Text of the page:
The message of this video, that you so correctly sussed as standing up to men's agenda of dominance is one that I've run up against so often that has become a worn-out cliche. A biology undergraduate, who certainly should have known better, once told me that if men had breasts there would be a cure for breast cancer.

    Video number two offended me for an entirely different reason: its stereo-typical Hollywood protrayal of scientists. All of them wearing crisp, white lab coats, looking at beakers of colourful chemicals. There was even a bloody Van de Graaf Generator! All that was missing was a crackling Jacob's Ladder and a wild-eyed maniac crying, "It's alive!"

    The way to attract women to science is not through recruitment videos produced by people whose only understanding of it comes from Hollywood B-movies. A better solution would be to provide internships as part of high-school science curricula. If you let kids see what real scientists do, and allow them to participate in field work and experiments, they will be better positioned to make an educated decision about whether to pursue a career in science.

    Sorry for the lengthy rant; struck a raw nerve here.

    Science: it's a people thing.

  2. Thanks for the feedback. It's very disappointing that you've encountered the other end of the stereotype - discouraging boys and men away from science. Two wrongs definitely do not make a right. I make it a point not to apply for grants that are only open to women. If an idea is worthy of funding, it shouldn't matter if I have more estrogen in my system. I do not want a gender-based win any more than I would want a gender-based lose.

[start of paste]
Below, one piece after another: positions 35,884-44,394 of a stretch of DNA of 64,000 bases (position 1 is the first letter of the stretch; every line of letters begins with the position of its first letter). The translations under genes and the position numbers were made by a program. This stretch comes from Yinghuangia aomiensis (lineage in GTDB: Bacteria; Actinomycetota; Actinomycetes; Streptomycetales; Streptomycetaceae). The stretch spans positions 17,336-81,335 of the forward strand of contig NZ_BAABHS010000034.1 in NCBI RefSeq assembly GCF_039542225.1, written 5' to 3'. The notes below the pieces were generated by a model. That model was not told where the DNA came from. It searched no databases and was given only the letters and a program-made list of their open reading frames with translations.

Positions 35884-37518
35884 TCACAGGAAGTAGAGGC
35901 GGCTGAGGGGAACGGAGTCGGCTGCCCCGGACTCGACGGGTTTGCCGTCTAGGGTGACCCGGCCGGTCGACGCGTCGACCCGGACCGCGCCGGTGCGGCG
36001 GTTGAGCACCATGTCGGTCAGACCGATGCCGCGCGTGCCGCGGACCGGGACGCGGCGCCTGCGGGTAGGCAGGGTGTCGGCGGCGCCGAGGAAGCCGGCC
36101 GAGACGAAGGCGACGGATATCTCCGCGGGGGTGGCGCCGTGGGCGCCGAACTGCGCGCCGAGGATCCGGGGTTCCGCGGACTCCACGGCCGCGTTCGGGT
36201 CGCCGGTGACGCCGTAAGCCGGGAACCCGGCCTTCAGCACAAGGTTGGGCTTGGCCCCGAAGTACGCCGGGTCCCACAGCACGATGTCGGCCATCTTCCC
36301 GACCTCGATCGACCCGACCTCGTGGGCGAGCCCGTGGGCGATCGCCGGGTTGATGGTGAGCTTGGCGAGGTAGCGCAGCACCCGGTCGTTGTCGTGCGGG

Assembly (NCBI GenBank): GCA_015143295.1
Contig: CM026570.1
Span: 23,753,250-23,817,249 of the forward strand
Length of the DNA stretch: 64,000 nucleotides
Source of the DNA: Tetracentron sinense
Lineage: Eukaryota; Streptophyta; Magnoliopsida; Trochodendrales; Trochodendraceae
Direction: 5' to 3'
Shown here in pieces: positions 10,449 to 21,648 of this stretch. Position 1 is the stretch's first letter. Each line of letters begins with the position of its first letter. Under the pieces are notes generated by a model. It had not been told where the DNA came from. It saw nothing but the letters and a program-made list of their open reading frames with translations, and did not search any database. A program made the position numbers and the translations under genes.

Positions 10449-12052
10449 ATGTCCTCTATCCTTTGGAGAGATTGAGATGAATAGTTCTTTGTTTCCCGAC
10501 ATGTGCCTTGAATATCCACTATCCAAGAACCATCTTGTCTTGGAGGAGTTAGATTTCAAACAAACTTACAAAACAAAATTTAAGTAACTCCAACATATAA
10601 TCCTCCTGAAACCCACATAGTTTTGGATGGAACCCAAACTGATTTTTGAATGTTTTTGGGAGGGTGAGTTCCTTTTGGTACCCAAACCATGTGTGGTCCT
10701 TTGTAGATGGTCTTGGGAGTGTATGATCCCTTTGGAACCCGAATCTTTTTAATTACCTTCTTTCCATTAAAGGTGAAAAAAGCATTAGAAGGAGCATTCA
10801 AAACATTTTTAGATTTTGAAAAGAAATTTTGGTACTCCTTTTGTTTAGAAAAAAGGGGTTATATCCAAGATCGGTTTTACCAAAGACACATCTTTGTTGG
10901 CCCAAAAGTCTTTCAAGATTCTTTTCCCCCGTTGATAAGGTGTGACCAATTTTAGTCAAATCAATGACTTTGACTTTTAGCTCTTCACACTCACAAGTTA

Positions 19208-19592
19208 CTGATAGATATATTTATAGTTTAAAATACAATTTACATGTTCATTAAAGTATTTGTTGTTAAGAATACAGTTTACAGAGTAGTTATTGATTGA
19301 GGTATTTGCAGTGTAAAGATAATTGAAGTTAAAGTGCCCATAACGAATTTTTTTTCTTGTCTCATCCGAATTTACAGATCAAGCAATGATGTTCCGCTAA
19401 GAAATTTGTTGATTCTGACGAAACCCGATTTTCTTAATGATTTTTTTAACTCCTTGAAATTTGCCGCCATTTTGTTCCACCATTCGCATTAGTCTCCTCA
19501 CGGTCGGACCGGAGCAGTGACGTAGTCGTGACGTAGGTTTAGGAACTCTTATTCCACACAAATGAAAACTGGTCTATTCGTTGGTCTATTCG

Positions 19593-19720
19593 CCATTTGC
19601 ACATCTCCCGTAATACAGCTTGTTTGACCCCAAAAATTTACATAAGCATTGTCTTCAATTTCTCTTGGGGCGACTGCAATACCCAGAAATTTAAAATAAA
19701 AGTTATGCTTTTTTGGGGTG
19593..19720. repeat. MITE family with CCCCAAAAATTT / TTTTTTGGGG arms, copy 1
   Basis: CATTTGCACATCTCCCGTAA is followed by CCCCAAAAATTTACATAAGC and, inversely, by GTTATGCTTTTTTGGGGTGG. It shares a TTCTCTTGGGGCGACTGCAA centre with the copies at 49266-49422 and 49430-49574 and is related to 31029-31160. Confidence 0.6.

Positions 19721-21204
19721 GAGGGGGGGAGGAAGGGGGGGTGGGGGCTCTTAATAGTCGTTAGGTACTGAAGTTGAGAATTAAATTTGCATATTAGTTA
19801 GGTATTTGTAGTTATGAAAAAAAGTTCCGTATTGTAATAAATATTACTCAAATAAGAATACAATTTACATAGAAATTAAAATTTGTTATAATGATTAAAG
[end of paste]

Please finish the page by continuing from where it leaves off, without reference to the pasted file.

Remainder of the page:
The other aspect that severely irked me about Video #1 was the perpetuation of the idea that women need special extra help to succeed in sciences. It perpetuates the myth that XX is a disability. It's neither a disability nor an advantage - it's just a state of chromosomes. Science is a people thing.

    Video #2 was definitely a cartoonish version of Hollywood Science. That I find annoying. I don't think I've ever had a smoking beaker on my lab bench...steam from the cup of tea doesn't count. The only redeeming quality was the inclusion of real scientific entities, however small the focus was. I would consider no one video a definite win.

    Mentoring and internships are the key. Abstract videos may catch the interest of a few, but opportunities for direct involvement need to be encouraged. That way there is no perpetuation of idealized science, but real, hands-on science.